Arizona leads nation in working to solve opioid crisis
Senator Smith’s bill to expand felony drug treatment plans becomes law today
(Phoenix, State Capitol) --- Hundreds of new laws are going into effect today in Arizona, and one of the most important is SB 1278, sponsored by Senator Steve Smith. The new law brings a statewide program allowing non-violent felons to undergo treatment programs as an alternative to prosecution. Maricopa County has had a Felony Pretrial Intervention Program; SB 1278 now brings it statewide, with $2.75 million in funding.
“We are giving a second chance to opioid offenders; either stay on the path to prison or choose to get clean,” said Senator Smith. “If they want help, we enter them into a rehabilitation program that includes medically-assisted treatment such as Vivitrol, which blocks the drug user from feeling the effects of the opioid and also greatly decreases the possibility of overdose. So not only do we keep them out of prison, but we actually are getting them clean and off their addiction.”
“We then take it a step further because upon successful completion of the program, we remove the felony charge they would have received, allowing them greater opportunity to get a job if they need one. Additionally, we have job placement programs available to help gain meaningful employment, so they’re ready to become productive members of our society again. This program turns tax burdens into taxpayers. Their lives are saved and the state saves millions in corrections and court costs. It's a true win-win for everyone. I am proud that Arizona is leading the way with this innovative program.”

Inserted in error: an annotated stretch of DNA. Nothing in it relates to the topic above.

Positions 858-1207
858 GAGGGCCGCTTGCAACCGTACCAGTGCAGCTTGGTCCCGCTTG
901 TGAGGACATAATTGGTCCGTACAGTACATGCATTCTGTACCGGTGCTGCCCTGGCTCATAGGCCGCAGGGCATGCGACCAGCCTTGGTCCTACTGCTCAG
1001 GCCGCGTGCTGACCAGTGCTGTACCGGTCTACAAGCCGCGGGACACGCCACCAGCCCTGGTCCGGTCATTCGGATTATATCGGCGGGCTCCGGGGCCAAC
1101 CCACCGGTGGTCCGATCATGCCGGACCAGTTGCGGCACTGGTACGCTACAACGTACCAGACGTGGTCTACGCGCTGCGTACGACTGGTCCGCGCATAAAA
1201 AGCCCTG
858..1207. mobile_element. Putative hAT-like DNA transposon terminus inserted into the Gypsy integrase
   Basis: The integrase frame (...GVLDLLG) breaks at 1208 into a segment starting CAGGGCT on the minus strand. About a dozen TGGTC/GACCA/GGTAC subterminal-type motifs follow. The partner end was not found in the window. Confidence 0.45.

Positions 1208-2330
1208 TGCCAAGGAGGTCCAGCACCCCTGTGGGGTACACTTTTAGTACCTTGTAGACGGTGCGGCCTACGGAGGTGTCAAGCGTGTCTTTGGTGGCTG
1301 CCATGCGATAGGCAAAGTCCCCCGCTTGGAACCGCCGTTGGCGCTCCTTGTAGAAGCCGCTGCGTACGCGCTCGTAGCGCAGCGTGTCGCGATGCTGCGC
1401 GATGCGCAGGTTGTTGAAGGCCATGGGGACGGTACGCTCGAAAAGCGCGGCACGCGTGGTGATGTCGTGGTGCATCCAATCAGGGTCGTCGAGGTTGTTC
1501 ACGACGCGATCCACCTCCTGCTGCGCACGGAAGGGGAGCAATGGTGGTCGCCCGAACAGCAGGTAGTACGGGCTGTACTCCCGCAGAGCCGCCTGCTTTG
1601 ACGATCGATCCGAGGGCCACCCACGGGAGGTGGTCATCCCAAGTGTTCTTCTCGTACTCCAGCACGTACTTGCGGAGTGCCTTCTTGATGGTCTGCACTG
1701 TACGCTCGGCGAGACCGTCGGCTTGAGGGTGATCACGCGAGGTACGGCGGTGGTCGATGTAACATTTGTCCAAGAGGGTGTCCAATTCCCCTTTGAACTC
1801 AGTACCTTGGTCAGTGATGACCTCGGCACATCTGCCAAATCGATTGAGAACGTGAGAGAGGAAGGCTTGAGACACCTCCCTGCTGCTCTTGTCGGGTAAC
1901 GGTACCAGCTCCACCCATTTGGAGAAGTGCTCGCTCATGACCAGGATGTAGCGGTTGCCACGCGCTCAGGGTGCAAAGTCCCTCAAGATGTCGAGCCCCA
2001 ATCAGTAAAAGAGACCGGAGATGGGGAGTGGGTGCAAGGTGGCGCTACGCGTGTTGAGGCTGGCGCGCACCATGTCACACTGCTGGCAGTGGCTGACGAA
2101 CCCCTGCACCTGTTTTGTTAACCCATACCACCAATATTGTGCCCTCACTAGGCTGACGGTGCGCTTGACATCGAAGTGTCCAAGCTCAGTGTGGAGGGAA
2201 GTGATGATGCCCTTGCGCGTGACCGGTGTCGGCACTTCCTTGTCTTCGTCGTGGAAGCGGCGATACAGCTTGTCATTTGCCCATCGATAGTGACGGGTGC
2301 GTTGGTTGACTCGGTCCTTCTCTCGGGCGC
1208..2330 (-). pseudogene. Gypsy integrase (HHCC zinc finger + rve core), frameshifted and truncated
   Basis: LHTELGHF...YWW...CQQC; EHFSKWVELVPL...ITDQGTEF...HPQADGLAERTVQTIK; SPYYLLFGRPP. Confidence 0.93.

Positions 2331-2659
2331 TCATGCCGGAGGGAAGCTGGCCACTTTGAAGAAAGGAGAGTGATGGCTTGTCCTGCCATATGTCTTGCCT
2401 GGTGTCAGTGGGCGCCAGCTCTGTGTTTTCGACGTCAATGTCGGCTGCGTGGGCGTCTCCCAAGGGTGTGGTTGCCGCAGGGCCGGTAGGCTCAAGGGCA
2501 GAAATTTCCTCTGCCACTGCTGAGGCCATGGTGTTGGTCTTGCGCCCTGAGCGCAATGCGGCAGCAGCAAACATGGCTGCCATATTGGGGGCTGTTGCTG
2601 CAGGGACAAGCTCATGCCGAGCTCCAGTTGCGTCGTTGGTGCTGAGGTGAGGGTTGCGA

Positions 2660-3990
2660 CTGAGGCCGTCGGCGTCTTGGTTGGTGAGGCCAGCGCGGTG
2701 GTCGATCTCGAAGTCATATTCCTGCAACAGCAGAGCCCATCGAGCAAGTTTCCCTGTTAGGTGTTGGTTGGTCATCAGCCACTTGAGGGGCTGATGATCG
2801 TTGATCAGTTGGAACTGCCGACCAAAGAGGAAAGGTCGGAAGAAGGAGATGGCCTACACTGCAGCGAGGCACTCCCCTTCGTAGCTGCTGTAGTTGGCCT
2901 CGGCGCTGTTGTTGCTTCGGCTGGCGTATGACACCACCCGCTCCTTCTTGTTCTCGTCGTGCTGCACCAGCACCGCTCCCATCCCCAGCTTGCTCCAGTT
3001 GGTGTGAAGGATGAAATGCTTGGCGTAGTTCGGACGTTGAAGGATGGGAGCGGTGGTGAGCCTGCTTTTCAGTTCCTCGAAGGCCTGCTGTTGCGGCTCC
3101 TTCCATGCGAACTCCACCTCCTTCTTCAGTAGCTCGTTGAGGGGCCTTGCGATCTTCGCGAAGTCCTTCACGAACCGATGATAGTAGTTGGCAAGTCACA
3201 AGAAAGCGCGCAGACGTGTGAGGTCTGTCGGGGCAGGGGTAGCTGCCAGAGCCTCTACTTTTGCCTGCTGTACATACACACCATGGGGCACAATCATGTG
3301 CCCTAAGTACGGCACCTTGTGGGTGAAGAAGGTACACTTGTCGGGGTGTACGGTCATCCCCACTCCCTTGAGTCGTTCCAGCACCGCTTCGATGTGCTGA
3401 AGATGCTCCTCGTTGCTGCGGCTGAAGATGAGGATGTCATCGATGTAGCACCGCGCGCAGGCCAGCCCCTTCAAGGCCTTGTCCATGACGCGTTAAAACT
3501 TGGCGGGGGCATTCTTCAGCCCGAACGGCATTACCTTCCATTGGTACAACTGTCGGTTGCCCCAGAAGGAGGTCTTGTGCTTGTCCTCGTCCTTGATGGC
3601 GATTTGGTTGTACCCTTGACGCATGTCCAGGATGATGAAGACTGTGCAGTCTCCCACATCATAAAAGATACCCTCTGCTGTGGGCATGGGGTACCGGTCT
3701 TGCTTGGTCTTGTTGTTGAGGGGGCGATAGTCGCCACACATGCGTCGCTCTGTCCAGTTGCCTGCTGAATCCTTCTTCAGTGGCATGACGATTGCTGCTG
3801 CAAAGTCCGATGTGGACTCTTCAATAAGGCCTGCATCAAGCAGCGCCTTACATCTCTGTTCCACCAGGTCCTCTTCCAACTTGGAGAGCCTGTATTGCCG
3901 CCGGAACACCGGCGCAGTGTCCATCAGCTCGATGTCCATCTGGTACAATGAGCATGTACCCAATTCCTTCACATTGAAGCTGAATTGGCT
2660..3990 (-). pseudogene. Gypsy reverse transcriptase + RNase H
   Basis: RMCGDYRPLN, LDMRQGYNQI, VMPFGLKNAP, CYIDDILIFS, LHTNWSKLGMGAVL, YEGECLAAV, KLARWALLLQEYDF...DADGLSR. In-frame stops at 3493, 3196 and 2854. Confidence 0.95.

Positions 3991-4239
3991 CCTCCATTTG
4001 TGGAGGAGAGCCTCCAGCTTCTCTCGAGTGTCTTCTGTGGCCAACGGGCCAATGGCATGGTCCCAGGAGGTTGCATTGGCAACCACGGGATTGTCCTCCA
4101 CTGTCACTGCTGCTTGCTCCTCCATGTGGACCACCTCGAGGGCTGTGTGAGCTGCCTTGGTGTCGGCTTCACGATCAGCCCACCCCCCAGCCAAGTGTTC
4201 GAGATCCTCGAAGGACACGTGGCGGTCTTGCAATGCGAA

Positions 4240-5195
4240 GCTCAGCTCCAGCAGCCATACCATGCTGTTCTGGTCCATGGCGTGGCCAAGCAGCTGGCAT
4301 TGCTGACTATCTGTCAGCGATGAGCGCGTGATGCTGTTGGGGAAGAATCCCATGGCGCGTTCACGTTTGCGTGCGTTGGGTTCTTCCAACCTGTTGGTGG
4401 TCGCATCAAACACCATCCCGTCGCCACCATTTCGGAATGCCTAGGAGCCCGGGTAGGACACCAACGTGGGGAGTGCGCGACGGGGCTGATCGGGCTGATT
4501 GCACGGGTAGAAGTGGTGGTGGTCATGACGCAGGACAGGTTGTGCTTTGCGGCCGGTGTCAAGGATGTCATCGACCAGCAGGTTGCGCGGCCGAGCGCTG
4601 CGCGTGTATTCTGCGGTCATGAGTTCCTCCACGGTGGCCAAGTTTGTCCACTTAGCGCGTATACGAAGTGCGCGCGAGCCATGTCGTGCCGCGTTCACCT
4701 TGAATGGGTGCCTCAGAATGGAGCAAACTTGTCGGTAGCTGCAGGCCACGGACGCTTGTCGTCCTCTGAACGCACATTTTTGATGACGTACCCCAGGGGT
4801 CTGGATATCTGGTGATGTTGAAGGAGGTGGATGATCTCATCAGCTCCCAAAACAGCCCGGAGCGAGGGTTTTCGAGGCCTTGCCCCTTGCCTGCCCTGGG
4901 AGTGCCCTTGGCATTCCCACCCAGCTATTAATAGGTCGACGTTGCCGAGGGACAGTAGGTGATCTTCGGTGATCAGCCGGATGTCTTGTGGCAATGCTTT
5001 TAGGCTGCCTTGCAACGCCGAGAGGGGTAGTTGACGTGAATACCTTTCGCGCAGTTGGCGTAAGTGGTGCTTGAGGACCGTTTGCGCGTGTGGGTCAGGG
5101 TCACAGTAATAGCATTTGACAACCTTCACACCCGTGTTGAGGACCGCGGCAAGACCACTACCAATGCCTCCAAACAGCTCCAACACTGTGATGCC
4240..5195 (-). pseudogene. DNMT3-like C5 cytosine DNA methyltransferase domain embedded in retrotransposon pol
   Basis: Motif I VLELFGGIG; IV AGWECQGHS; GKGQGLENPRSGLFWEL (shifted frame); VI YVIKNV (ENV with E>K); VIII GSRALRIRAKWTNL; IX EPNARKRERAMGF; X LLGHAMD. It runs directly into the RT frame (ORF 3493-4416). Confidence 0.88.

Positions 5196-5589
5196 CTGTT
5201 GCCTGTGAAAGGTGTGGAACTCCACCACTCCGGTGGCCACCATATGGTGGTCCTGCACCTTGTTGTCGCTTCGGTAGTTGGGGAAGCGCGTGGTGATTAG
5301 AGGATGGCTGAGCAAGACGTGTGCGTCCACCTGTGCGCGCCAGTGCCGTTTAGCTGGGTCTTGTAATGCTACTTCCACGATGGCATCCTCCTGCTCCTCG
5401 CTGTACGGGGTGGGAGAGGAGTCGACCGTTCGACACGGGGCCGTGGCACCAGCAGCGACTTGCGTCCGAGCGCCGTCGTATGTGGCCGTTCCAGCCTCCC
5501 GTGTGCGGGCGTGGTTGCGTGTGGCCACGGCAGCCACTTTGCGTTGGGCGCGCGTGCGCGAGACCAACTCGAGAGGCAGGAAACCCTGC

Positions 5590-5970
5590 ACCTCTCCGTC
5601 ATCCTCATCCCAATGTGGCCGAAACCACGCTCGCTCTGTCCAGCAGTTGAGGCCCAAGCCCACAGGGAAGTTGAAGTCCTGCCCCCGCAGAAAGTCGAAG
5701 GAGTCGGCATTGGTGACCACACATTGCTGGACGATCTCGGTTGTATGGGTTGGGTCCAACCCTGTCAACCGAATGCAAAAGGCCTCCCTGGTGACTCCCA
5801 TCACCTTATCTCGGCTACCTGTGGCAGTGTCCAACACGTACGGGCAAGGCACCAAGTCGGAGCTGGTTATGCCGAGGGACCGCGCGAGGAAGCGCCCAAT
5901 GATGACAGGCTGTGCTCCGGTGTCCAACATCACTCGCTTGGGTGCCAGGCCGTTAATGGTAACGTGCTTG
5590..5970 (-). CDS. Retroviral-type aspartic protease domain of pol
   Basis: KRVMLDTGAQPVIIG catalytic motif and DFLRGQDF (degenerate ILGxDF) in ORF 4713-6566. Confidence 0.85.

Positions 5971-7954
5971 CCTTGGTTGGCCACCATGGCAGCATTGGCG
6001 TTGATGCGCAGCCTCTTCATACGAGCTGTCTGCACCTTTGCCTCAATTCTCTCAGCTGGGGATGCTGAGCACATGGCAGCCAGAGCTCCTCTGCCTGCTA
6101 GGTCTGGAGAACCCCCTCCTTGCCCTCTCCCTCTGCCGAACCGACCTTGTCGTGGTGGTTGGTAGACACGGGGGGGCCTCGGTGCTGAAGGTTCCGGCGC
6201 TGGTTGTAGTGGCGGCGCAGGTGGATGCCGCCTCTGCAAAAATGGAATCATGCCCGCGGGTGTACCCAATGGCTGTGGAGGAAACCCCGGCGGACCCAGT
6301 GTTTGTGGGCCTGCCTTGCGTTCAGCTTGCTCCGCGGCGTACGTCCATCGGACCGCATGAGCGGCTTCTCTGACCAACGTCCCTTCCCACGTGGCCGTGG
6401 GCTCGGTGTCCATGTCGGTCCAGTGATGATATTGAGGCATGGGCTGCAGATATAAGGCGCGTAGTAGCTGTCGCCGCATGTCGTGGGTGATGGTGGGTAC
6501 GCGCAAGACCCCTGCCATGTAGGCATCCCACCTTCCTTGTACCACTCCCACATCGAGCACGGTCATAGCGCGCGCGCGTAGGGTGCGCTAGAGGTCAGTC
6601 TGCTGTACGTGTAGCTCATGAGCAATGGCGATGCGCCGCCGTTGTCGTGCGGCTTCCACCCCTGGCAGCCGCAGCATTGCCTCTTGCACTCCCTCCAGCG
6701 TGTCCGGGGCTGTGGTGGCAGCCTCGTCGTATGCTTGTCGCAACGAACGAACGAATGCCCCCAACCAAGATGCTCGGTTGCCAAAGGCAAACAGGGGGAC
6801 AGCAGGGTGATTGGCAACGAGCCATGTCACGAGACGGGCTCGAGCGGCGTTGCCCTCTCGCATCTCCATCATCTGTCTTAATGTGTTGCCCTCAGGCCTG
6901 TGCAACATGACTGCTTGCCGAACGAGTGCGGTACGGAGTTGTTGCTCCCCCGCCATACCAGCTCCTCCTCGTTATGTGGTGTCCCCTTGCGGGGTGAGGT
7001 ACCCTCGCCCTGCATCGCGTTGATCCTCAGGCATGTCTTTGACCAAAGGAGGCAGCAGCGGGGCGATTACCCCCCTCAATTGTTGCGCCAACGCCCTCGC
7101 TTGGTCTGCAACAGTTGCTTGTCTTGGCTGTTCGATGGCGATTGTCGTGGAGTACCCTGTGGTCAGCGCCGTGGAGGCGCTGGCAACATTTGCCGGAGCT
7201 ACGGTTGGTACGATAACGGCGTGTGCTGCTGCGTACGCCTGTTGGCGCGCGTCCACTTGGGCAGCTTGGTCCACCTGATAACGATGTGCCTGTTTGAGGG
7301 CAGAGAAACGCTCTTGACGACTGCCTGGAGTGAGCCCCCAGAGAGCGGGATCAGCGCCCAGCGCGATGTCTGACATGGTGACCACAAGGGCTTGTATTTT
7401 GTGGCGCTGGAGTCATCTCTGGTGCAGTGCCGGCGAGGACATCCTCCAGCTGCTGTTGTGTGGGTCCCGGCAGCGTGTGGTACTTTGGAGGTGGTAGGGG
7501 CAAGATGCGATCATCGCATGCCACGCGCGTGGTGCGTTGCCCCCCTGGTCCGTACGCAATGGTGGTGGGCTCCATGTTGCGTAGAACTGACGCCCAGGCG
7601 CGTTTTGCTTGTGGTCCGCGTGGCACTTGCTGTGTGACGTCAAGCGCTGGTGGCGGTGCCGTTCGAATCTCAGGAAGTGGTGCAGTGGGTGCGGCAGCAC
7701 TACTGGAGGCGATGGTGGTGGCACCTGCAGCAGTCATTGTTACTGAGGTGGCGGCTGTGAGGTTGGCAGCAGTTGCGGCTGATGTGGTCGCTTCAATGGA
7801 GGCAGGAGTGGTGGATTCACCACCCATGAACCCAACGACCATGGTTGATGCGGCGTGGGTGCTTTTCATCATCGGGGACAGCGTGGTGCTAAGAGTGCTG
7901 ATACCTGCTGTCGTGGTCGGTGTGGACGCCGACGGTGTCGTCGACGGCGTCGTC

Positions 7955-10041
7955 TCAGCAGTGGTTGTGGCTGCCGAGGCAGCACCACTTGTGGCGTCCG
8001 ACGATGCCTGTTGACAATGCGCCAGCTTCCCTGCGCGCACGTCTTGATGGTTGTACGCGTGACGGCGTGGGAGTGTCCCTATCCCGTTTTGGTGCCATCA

During treatment, prosecution is always a possibility, if the offender does not comply with all requirements. “It’s really up to the individual,” said the Salvation Army’s Jeff Taylor, Chair of the Phoenix Advisory Board. “If that person does well in the program and stays clean, they generally do not go to prison. They are in control.”
“The Felony Pretrial Intervention Program saves taxpayers money, easing prison overcrowding while providing a safer community for all Arizonans,” said Senator Smith. “For these types of offenses, the criminal behavior goes away when the drugs go away.”
SB 1278 is the latest step in the State of Arizona’s drive to address the opioid epidemic. In June, Governor Ducey declared a statewide health emergency. The Department of Health Services says 790 Arizonans died last year from opioid overdoses. In the past four years, opioid deaths have increased 74%.
Yesterday, the White House held a meeting on the nation’s opioid crisis. The Health and Human Services Department briefed the President on its strategy to combat opioids, including prevention and treatment, the availability of overdose reversing medication, and the reasons overdose deaths are soaring.